Monday, February 18, 2019

U-M Wendy’s restaurant decides not to renew contract following protests

Posted By on Mon, Feb 18, 2019 at 3:34 PM

click to enlarge ROMAN TIRASPOLSKY
  • Roman Tiraspolsky

A Wendy's restaurant located on the University of Michigan Ann Arbor campus has decided not to renew its contract when the Michigan Union reopens in 2020.

The decision follows protests over Wendy’s refusal to join the Coalition of Immokalee Workers’ (CIW) Fair Food Program, which partners retail food companies with farmers and farm workers to ensure fair wages and humane working conditions. Wendy’s has not joined this program, though other fast food chains such as McDonald’s and Burger King have.

Washtenaw Solidarity with Farmworkers, an activist group based in Washtenaw County that advocates for farmworkers and ending labor exploitation, petitioned the University of Michigan to deny Wendy’s the opportunity to bid for space in the Michigan Union. It had been calling for Wendy's to join the CIW since 2015.



According to a press release by the CIW, the decision to attempt to deny Wendy’s a space in the Union was made through resolutions by the Michigan Union Board of Representatives and the University of Michigan student government. Ann Arbor City Council also unanimously passed a resolution two weeks ago to encourage Ann Arbor residents to boycott Wendy’s.

“As influential public institutions, our universities have a responsibility to maintain a clear and unwavering moral standard in their business relationships,” Kimberly Daley, a postdoctoral fellow in the School of Public Health who had been petitioning the university to remove Wendy’s from campus, told CIW.

“Wendy’s, as the sole fast food company that has yet to join the Fair Food Program, has refused to meet that standard,” Daley stated. “Instead of cheap '4 for $4' meals, as students, we need to see human rights on the menu.”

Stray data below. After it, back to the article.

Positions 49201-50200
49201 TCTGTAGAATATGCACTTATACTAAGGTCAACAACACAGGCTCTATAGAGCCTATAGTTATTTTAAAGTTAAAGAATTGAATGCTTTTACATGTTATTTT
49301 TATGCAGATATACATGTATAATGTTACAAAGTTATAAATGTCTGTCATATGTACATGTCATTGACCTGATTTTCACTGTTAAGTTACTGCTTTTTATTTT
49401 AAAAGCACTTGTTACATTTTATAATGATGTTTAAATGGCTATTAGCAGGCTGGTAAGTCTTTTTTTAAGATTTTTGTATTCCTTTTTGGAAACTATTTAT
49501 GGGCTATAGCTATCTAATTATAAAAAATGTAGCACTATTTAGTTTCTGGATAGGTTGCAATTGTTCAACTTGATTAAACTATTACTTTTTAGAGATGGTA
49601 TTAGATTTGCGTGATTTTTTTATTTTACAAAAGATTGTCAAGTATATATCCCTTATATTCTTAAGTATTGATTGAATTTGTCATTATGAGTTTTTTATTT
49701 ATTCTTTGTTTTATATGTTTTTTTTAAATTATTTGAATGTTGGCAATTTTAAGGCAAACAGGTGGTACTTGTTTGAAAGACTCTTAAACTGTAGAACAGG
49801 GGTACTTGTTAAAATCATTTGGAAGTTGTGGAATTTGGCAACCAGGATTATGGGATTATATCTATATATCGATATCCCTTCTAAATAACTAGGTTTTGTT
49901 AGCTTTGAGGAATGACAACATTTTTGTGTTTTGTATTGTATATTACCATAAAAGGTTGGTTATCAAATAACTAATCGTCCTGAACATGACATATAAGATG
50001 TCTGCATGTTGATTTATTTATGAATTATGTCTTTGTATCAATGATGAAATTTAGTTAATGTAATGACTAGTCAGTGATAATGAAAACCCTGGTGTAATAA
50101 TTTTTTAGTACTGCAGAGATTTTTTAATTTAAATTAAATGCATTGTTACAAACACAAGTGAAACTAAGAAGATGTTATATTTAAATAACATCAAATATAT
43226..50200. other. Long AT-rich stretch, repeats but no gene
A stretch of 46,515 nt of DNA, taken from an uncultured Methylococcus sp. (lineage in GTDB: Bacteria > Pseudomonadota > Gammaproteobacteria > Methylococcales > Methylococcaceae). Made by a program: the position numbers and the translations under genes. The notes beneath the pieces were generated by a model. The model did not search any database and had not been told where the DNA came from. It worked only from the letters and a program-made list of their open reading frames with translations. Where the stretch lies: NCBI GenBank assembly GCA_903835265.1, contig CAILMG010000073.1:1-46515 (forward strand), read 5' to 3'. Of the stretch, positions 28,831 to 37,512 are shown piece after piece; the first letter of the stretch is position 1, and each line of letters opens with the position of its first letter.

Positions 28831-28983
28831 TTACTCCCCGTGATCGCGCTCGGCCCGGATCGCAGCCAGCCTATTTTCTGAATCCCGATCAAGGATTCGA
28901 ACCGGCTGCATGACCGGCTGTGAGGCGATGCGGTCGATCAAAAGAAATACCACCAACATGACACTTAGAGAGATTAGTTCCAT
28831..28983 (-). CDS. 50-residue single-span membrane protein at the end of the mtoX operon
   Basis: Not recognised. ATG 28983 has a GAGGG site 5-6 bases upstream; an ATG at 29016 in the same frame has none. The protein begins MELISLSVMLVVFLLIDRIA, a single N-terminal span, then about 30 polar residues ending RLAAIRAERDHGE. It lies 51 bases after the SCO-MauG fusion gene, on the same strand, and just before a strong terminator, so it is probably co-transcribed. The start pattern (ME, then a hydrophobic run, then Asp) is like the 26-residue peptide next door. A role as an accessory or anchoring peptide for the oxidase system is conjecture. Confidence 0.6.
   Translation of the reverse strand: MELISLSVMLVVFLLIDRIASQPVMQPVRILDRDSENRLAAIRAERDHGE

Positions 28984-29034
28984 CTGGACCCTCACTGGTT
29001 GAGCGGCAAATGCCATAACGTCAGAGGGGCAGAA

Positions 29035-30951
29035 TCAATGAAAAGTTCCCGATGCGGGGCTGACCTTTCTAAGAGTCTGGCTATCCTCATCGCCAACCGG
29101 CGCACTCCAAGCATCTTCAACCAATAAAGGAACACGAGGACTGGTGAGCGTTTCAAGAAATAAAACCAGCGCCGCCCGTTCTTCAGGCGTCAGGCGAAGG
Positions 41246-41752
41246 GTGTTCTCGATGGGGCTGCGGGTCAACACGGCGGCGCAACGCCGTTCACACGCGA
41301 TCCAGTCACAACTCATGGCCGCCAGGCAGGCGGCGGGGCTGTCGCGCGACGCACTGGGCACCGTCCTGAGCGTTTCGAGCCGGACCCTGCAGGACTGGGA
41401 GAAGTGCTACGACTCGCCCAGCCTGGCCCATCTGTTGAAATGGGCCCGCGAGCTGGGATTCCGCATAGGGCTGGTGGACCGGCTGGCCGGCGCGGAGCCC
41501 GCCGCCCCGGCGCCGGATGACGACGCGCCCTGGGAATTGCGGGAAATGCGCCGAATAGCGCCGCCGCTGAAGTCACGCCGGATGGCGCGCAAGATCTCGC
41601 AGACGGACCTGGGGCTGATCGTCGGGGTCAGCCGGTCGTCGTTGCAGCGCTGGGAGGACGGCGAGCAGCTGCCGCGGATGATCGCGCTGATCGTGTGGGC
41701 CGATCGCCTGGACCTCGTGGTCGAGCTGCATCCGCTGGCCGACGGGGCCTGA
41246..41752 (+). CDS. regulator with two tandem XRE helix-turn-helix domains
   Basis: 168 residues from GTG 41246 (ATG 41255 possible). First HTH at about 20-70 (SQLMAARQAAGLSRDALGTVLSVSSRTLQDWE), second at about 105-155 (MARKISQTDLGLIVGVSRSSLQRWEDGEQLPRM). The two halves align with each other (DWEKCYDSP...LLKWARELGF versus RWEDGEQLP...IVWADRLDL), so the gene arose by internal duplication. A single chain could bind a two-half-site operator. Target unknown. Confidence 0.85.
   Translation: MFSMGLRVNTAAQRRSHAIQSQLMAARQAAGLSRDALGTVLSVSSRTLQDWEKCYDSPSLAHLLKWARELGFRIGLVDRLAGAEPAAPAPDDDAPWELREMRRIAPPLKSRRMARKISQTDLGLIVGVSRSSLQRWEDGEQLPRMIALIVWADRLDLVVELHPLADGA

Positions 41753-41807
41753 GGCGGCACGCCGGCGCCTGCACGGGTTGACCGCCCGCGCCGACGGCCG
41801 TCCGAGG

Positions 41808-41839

A spokeswoman for Wendy's, however, says that the independent franchisee operating in the Michigan Union made the decision not to renew the restaurant's expired lease after the Union remodel.

In 2016, Wendy’s said that their decision to purchase tomatoes from Mexico instead of Florida (where the CIW headquarters is located) was a conflict for joining the Fair Food Program.

"[W]e are very proud of our business practices and Wendy’s, and have always been committed to fair wages and human rights for those who supply our food," Elizabeth Drake, manager for corporate communications at Wendy's said in a statement to Metro Times. "We have not purchased commodity field-grown tomatoes from Florida for several years, which is the predominant area in which this activist organization operates."

Drake says that Wendy's does not currently have any plans to return to the university after the union reopens.

Editors note: This story has been updated to reflect that the Wendy's franchisee owner decided not to renew its contract.

Angela Zielinski is an editorial intern at
Metro Times.

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